Ahead of Bayern Munich’s trip to Borussia Dortmund for the big Bundesliga “Klassiker” at the start of the month, Dortmund coach Edin Terzic was asked how his team would deal with Harry Kane. “Collectively,” Terzic insisted. It didn’t work.
Within three minutes of kick-off, Kane had evaded his markers, dropped stealthily into one of those deeper positions that only he spots and launched an attack which led to the corner from which Dayot Upamecano put Bayern ahead.
Kane scored the next three goals in a 4-0 win. It was his second consecutive Bundesliga hat-trick, his third overall and part of a total tally of 17 league goals, plus four more in the Champions League, since he swapped London for Munich in the summer.
The England captain has taken Germany by storm. No Bundesliga player has scored more after just 11 games (Bayern legend Robert Lewandowski came closest with 16 during the 2019-20 season) and no player has ever scored so frequently, with Kane finding the net on average every 57 minutes.
For context: last season’s Bundesliga joint top scorers Niclas Fullkrug and Christopher Nkunku scored 16 goals each.
There was huge pressure on Kane to deliver after Bayern broke the €100million-barrier for the first time in their history.
After a difficult season — comparatively speaking — in which they only just scraped the Bundesliga title and were thrashed 4-1 on aggregate by Manchester City in the Champions League quarter-finals, the German giants needed to make a statement.
Before deciding to move for Kane, Bayern had considered Serhou Guirassy and Victor Boniface, both of whom have got off to prolific starts themselves this season for high-flying Stuttgart and table-topping Leverkusen respectively. But Bayern needed more than just goals. Kane has more than delivered on his big-money transfer fee (in excess of £100million).
Six times he has made the front cover of renowned football magazine Kicker, which has also voted him “player of the weekend” on four occasions.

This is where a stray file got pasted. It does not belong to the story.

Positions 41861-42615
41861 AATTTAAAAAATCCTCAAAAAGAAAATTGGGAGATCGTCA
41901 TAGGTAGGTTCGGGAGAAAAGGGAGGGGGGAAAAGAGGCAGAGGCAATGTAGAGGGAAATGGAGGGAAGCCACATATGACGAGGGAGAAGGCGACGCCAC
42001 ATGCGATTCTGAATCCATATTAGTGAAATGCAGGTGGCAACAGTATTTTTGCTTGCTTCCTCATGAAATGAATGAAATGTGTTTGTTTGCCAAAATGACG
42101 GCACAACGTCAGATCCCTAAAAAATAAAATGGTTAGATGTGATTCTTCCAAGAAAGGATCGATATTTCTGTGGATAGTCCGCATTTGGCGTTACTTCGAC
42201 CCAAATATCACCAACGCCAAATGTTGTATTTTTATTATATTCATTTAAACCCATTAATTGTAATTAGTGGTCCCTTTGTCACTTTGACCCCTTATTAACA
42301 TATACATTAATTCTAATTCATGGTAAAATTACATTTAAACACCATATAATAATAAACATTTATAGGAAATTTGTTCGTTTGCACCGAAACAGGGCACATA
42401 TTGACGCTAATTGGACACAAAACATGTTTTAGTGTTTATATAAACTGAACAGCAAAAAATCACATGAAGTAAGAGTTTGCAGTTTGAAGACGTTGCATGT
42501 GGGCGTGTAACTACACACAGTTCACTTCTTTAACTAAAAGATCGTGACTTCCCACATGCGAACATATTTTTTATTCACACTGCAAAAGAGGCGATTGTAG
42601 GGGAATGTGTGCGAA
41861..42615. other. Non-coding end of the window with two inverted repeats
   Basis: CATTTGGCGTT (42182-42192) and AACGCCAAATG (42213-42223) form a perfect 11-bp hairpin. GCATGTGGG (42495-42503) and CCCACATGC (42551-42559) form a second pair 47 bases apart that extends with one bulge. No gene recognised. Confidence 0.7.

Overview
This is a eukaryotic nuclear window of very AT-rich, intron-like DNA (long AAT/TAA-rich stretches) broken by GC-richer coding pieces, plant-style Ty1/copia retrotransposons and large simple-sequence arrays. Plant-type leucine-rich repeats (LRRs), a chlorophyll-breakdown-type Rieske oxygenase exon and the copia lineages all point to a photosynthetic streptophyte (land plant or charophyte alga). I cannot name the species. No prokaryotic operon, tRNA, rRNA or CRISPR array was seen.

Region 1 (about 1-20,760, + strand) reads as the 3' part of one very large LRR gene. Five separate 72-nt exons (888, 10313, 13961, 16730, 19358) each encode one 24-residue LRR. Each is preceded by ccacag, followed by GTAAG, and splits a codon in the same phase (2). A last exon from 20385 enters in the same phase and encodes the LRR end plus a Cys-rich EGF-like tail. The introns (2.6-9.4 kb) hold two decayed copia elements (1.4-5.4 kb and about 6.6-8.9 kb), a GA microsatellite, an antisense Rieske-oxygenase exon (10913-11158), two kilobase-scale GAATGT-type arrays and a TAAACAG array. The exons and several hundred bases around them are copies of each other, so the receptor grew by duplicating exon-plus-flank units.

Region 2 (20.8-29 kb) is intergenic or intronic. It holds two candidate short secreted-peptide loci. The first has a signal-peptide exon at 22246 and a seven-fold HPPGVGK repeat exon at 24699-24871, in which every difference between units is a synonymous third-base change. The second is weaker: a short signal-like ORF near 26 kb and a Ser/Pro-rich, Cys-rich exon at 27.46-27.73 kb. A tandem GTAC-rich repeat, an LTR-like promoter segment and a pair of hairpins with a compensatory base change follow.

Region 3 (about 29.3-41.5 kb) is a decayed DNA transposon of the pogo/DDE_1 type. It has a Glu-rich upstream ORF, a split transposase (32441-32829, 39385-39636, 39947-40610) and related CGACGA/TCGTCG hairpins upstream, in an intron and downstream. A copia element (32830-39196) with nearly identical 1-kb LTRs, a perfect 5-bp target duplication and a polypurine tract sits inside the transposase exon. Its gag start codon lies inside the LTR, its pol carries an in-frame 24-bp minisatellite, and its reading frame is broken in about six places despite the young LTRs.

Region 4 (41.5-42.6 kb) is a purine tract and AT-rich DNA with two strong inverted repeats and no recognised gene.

He is frequently dubbed “King Kane” by the tabloid media in Germany and depicted as James Bond by Bayern’s own social media department.
Kane likes to play golf with Bayern team-mate Thomas Muller and never complains about bad refereeing decisions — all cultural reference points which Germans consider to be, as Kicker magazine wrote, “very British”.
Off the pitch, he likes to keep a low profile. On the pitch, he is thriving. “Kane’s great strength is how he drops deep and gets involved in the build-up,” says Thomas Hitzlsperger, the former Aston Villa and Germany midfielder.
“That makes him so difficult to defend against as defenders don’t know whether to follow him or to tell midfielders to pick him up. But it’s his clinical finishing that stands out.”
Kane is also making his team-mates better, none more so than Leroy Sane, with whom he has forged a close bond. The two have provided a combined total of seven assists for each other this season — another Bundesliga record. And after a 4-2 win over Heidenheim last weekend, Kane insisted modestly that, actually, Sane is Bayern’s best player.
"Kane still conducts his interviews in English — his London accent easier to understand for local reporters than Jude Bellingham’s Brummie twang"
Kane is taking German lessons but still conducts his interviews in English — his London accent easier to understand for local reporters than Jude Bellingham’s Brummie twang.
He missed the official Oktoberfest team photo to attend the birth of his fourth child, but he did don the Bavarian lederhosen to join the festivities after scoring his first hat-trick in the 7-0 win over Bochum in September, celebrating with a big pretzel and a “maß” (pronounced “maas”) of beer. That’s two pints.
Kane has had less success in the Munich housing market, spending his first three months in the Four Seasons hotel with his father and brother, where the bill is reported to have topped €1m.
This week it was reported that he is to move into the villa of a former Bayern player, where he will be joined by his wife Katie and their four children.
Kane’s home, however, will always be London, where he will return on Friday when he captains England in their Euro 2024 qualifier against Malta at Wembley. And with the Champions League final also taking place at Wembley next June, he will be hoping it will not be his last competitive game under the arch this season.
Matt Ford is a German football expert